Unfortunately, besides Skywalker himself, no other characters were developed. There were a few unnamed padawans of various ages, genders, and species, but they mostly existed to run into trouble until Luke helped talk them out of it. As such, the “characters” in my head were largely unformed, nebulous, and completely interchangeable. As a tip of the hat to other “Expanded Universe” material, any of Skywalker’s pupils from the post-Return material could have been substituted, of course. I didn’t plan to include any other characters from the original films, although ageless characters such as R2-D2 and C-3PO could have been added fairly easily.

All of the stories would be set far into the Jedi Order’s past, probably at least a thousand years before the events of Phantom Menace. (This time frame stems primarily from the statement in Phantom Menace that the Sith had not been seen for a thousand years.) This would provide significant freedom to explore many new characters, locations, and themes not dealt with in the theatrical films without having to worry too much about conflicting with the established canon and story arc. However, this would also be the series’ Achilles’ heel; without a set time frame or the film references to draw on, the series’ designers would be forced to “devolve” the civilizations and technologies of the films to earlier times, much like they did while producing the prequels, but on a much more limited television budget. This would be compounded by the fact that the setting would change from story to story, meaning that the likelihood of reusing sets, costumes, and 3D models as cost-cutting measures would be pretty much nullified.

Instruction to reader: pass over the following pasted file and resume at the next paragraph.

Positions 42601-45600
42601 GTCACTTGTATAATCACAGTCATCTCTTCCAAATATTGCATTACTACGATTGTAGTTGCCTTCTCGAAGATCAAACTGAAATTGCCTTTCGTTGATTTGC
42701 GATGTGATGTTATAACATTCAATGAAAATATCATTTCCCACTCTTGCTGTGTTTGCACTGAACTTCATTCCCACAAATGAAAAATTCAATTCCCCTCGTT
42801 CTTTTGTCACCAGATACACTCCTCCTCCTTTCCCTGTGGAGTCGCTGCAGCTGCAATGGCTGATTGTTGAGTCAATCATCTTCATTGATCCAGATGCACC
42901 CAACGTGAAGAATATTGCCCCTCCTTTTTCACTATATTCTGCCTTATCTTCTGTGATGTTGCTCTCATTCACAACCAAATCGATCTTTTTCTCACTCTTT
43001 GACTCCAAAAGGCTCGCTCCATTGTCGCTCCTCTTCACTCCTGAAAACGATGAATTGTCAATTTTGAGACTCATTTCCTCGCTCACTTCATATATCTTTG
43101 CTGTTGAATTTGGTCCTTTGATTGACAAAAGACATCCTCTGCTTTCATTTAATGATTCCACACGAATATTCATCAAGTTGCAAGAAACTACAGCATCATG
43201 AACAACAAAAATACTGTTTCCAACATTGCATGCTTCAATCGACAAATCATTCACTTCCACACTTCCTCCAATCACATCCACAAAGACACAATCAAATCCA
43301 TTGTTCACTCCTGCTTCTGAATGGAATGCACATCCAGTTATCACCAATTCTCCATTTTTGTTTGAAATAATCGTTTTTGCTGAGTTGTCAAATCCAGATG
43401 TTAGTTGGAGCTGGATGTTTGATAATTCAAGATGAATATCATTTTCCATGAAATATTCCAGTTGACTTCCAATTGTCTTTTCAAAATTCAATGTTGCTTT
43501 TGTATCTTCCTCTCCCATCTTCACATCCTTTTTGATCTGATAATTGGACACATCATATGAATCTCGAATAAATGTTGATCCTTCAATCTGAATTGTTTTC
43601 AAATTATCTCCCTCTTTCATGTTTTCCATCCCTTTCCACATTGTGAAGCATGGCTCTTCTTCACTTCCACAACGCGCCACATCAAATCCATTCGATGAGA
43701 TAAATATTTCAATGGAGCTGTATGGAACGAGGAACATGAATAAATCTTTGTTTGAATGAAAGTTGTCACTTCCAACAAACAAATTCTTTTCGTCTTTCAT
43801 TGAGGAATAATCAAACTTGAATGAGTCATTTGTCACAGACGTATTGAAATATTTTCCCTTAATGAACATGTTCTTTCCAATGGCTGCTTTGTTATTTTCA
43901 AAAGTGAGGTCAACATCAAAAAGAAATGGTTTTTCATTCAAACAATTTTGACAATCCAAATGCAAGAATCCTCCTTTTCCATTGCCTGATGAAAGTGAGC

The more I thought about this idea, the more I realized how much of a problem this would become. True, some locations like the Jedi Temple could be realistically reused even over a supposed time frame of thousands of years, but it just became far too daunting to prove feasible.  (Mind you, that’s not really a problem for a writer, who can help his readers imagine any time or place with a few choice words. That said, even as unrealistic as it may be, I envisioned this as a TV show and tried to approach it with that mentality.) Add to this the fact that I’ve found I’m not that great at writing anthology fiction. I’ve discovered through GPF that I’m much more drawn toward long-form story telling, where I can spend time developing characters, stories, and themes.

As I swapped in the occasional non-GPF processor cycles on this idea, I began to realize that the anthology angle wasn’t going to work for me. A single, solitary story began to emerge focusing on a core set of characters in a fixed time frame, and the more I tried to expand upon the anthology concept, the more it became lost next to the fledgling monolithic saga. Eventually, I decided to give into the change in focus and abandoned the anthology altogether. Next time, I’ll share with you at least part of the larger Star Wars idea; because of the depth involved, it may actually require multiple updates!